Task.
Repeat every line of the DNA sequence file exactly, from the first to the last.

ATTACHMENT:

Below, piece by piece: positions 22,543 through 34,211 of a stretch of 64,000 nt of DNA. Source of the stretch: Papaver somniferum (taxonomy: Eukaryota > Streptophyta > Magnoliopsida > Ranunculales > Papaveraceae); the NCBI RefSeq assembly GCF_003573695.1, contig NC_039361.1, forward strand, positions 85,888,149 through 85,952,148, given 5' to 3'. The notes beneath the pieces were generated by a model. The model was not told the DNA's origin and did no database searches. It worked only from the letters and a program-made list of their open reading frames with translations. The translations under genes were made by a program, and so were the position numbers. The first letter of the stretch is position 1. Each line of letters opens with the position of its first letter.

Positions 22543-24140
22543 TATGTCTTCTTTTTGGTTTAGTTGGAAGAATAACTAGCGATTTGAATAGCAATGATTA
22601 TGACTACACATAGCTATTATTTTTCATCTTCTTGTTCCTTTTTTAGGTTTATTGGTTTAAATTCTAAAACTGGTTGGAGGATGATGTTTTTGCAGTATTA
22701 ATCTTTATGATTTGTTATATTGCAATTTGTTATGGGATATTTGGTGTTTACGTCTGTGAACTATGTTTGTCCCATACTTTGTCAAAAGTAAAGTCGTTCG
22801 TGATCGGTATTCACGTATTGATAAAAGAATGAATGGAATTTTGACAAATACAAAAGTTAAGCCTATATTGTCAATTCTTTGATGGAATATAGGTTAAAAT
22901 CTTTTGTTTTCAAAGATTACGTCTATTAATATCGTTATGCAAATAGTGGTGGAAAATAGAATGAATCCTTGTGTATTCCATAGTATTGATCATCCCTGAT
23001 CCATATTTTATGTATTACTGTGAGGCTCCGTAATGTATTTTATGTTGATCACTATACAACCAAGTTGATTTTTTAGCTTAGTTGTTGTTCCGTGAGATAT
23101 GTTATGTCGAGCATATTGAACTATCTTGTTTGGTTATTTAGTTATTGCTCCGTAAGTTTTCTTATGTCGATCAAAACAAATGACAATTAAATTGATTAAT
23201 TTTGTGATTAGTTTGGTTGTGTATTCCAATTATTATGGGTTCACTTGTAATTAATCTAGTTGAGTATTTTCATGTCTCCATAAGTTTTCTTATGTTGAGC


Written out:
Below, piece by piece: positions 22,543 through 34,211 of a stretch of 64,000 nt of DNA. Source of the stretch: Papaver somniferum (taxonomy: Eukaryota > Streptophyta > Magnoliopsida > Ranunculales > Papaveraceae); the NCBI RefSeq assembly GCF_003573695.1, contig NC_039361.1, forward strand, positions 85,888,149 through 85,952,148, given 5' to 3'. The notes beneath the pieces were generated by a model. The model was not told the DNA's origin and did no database searches. It worked only from the letters and a program-made list of their open reading frames with translations. The translations under genes were made by a program, and so were the position numbers. The first letter of the stretch is position 1. Each line of letters opens with the position of its first letter.

Positions 22543-24140
22543 TATGTCTTCTTTTTGGTTTAGTTGGAAGAATAACTAGCGATTTGAATAGCAATGATTA
22601 TGACTACACATAGCTATTATTTTTCATCTTCTTGTTCCTTTTTTAGGTTTATTGGTTTAAATTCTAAAACTGGTTGGAGGATGATGTTTTTGCAGTATTA
22701 ATCTTTATGATTTGTTATATTGCAATTTGTTATGGGATATTTGGTGTTTACGTCTGTGAACTATGTTTGTCCCATACTTTGTCAAAAGTAAAGTCGTTCG
22801 TGATCGGTATTCACGTATTGATAAAAGAATGAATGGAATTTTGACAAATACAAAAGTTAAGCCTATATTGTCAATTCTTTGATGGAATATAGGTTAAAAT
22901 CTTTTGTTTTCAAAGATTACGTCTATTAATATCGTTATGCAAATAGTGGTGGAAAATAGAATGAATCCTTGTGTATTCCATAGTATTGATCATCCCTGAT
23001 CCATATTTTATGTATTACTGTGAGGCTCCGTAATGTATTTTATGTTGATCACTATACAACCAAGTTGATTTTTTAGCTTAGTTGTTGTTCCGTGAGATAT
23101 GTTATGTCGAGCATATTGAACTATCTTGTTTGGTTATTTAGTTATTGCTCCGTAAGTTTTCTTATGTCGATCAAAACAAATGACAATTAAATTGATTAAT
23201 TTTGTGATTAGTTTGGTTGTGTATTCCAATTATTATGGGTTCACTTGTAATTAATCTAGTTGAGTATTTTCATGTCTCCATAAGTTTTCTTATGTTGAGC